CommentaryReal Estate Tips July 8, 2024

When and When Not to Set Ultimatums in New York Real Estate Transactions

Contractual deadlines and “by when” dates are baked into industry practices. Listings have expiration dates. Buyer agreements do also. Purchase and sale contracts have mortgage contingency dates, closing dates, and other structures of fulfillment that are terms for principals to abide by. Deadlines are not exclusive to contracts. There is a reasonable amount of time to expect a response to an offer. The seller might set a date and time for all parties to submit their highest and best bids.

Sometimes, especially when you are waiting on a lender and all the red tape that comes with that, deadline dates are not met and extensions need to be executed. Some types of sales, such as short sales and lately assumptions, the wait can feel unreasonably long.

Frustration at the “hurry up and wait” stage of transactions is magnified by the unfamiliarity and stress of the sale. This is not a frequent exchange. Huge amounts of money are changing hands. There are scads of moving parts to manage, and all of them have consequences on where one will live, when they move, and other matters of long term importance.

It is no wonder then, when the stress and tension of the process take their toll, that it seems wise to impose an ultimatum on the other party to perform by a certain date and time or the deal is off. I am not exaggerating when I say that 90% of the time when a client brings this idea up that it is an ill-advised strategy. There are many reasons why ultimatums should only be a last resort.

  1. First and foremost, an ultimatum is almost always perceived as adversarial by the receiver. Transactions have a presumption of good faith. That presumption seems to be disposed of once a hard, extracontractual deadline is imposed, which can taint the proceedings from that moment forward. If other options for expedience exist, they should be explore first.
  2. The source of the delay is not due to the efforts of the principal. They could be waiting on a lender’s underwriter for sign off on a condition they’ve satisfied. They could be waiting for an approval from a loss mitigation or assumption department. Simply put, if red tape from a lender, local government office (like a building department), or a co-op board is the source of a delay, more effort will not speed things up and can in fact cause more delay.
  3. There is a perception filter that consumers often get in the stress of a transaction that, rightly or (more often) wrongly feels like the other side is playing games or stalling from some undisclosed  reason. I’ve often been asked by clients what the other side is trying to pull or some derivation of that question, and the answer more often than not is “nothing.” They have jobs, families, commitments, and other things going on that won’t allow them t drop everything and triage something that the other side wants addressed right this second.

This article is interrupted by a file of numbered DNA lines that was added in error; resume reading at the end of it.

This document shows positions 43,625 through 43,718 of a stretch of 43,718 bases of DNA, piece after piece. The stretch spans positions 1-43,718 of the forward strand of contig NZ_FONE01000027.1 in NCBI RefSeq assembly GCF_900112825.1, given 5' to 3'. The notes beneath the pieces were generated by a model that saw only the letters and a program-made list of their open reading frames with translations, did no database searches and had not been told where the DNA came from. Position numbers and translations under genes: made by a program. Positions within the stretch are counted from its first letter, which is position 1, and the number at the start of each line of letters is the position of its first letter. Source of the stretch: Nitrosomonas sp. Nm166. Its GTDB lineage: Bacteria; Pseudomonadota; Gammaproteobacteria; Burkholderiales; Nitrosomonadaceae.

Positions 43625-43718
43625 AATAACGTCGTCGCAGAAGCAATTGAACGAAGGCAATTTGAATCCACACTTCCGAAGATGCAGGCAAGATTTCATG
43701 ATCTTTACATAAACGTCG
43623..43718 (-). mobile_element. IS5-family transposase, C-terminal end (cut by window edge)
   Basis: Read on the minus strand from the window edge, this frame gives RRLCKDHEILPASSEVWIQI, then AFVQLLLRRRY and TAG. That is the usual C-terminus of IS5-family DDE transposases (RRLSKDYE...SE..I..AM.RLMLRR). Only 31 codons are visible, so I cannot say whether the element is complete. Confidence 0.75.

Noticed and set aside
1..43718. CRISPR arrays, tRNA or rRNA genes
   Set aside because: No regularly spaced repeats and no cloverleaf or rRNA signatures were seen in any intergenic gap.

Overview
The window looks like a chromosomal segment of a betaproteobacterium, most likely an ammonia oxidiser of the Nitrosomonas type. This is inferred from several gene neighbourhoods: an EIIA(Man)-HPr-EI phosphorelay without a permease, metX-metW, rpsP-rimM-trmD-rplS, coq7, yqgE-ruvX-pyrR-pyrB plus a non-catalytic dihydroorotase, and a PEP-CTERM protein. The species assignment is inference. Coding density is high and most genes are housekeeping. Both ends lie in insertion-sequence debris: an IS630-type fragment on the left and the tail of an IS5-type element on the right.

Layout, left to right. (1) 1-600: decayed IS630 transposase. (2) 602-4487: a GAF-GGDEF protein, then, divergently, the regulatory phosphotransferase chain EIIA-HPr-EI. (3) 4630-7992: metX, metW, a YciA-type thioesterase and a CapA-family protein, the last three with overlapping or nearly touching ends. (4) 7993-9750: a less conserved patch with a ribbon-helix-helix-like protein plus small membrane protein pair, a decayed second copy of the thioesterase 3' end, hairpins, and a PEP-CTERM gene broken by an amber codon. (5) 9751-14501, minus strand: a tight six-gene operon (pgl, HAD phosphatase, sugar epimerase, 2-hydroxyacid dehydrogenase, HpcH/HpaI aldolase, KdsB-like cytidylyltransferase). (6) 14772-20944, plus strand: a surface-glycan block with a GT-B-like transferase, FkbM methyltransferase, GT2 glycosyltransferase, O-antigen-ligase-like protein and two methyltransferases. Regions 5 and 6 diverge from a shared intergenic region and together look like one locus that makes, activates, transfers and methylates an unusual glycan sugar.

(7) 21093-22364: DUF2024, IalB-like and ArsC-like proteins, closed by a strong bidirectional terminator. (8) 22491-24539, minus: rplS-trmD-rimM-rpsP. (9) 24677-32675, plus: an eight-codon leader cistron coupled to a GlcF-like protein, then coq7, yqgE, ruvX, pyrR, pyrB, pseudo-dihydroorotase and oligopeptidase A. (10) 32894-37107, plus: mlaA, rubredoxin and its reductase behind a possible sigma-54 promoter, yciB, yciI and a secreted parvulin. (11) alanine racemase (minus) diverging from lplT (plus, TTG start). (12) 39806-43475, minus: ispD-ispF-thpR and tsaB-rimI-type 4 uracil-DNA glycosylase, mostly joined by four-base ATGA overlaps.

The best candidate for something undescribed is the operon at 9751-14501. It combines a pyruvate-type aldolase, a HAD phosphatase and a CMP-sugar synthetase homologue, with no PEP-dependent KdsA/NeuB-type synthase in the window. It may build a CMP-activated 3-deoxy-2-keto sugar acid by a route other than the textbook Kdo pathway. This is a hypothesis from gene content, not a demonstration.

4. Consumers often aren’t prepared for the worst-case scenario outcome, which would be the other side calling their bluff and terminating the transaction. I’m thankful that this has happened to me very few times in my career, but reporting back to a client that their strategy backfired is not a happy discussion to have. It is of paramount importance that if a client insists on issuing a deadline that they include their attorney in the decision, and that they are prepared for the deal to cancel if the other side fails to comply.

There is one attorney issued ultimatum in New York known as a “Time of the Essence” letter, typically issued when the other side has either satisfied all contingencies and still fails to perform, stops communicating in good faith, or both. Lawyers use this approach sparingly and with great caution. I don’t think that I have brokered more than 10 transactions since 1996 when this was deployed. A good attorney will recognize that the “nuclear option” should only be used when no other viable alternative exists.

One of the triggers for ultimatum requests is insufficient communication from one side. Timely updates, answers to email and text messages, and returned phone calls keep stress, skepticism and doubt at bay. Once communication gets spotty, people start to assume the worst. When that happens, consumers often feel that an ultimatum should be issued. I’ll be the first to agree that poor communication should be addressed, but that doesn’t mean a threat is appropriate.

Due discretion is a must. In short, ultimatums are best used sparingly, when all other options have been exhausted, and, most importantly, when the client involves their attorney and understands that a possible worst case outcome is the termination of the transaction.